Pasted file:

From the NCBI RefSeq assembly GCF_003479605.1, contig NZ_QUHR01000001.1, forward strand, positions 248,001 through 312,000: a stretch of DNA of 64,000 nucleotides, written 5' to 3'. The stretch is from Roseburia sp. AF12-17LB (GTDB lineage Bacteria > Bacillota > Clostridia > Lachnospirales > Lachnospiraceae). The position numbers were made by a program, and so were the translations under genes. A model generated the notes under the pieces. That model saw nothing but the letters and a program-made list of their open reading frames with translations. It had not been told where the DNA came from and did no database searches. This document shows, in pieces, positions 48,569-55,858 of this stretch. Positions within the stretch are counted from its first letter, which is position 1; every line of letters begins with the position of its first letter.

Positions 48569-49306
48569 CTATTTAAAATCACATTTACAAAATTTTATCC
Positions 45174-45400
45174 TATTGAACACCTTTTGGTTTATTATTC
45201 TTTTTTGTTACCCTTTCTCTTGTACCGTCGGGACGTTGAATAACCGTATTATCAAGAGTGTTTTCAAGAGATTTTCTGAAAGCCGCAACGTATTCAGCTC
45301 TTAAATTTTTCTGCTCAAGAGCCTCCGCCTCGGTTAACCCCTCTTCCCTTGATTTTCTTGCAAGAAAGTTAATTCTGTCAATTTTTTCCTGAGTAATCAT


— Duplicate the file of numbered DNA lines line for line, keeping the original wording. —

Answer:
From the NCBI RefSeq assembly GCF_003479605.1, contig NZ_QUHR01000001.1, forward strand, positions 248,001 through 312,000: a stretch of DNA of 64,000 nucleotides, written 5' to 3'. The stretch is from Roseburia sp. AF12-17LB (GTDB lineage Bacteria > Bacillota > Clostridia > Lachnospirales > Lachnospiraceae). The position numbers were made by a program, and so were the translations under genes. A model generated the notes under the pieces. That model saw nothing but the letters and a program-made list of their open reading frames with translations. It had not been told where the DNA came from and did no database searches. This document shows, in pieces, positions 48,569-55,858 of this stretch. Positions within the stretch are counted from its first letter, which is position 1; every line of letters begins with the position of its first letter.

Positions 48569-49306
48569 CTATTTAAAATCACATTTACAAAATTTTATCC
Positions 45174-45400
45174 TATTGAACACCTTTTGGTTTATTATTC
45201 TTTTTTGTTACCCTTTCTCTTGTACCGTCGGGACGTTGAATAACCGTATTATCAAGAGTGTTTTCAAGAGATTTTCTGAAAGCCGCAACGTATTCAGCTC
45301 TTAAATTTTTCTGCTCAAGAGCCTCCGCCTCGGTTAACCCCTCTTCCCTTGATTTTCTTGCAAGAAAGTTAATTCTGTCAATTTTTTCCTGAGTAATCAT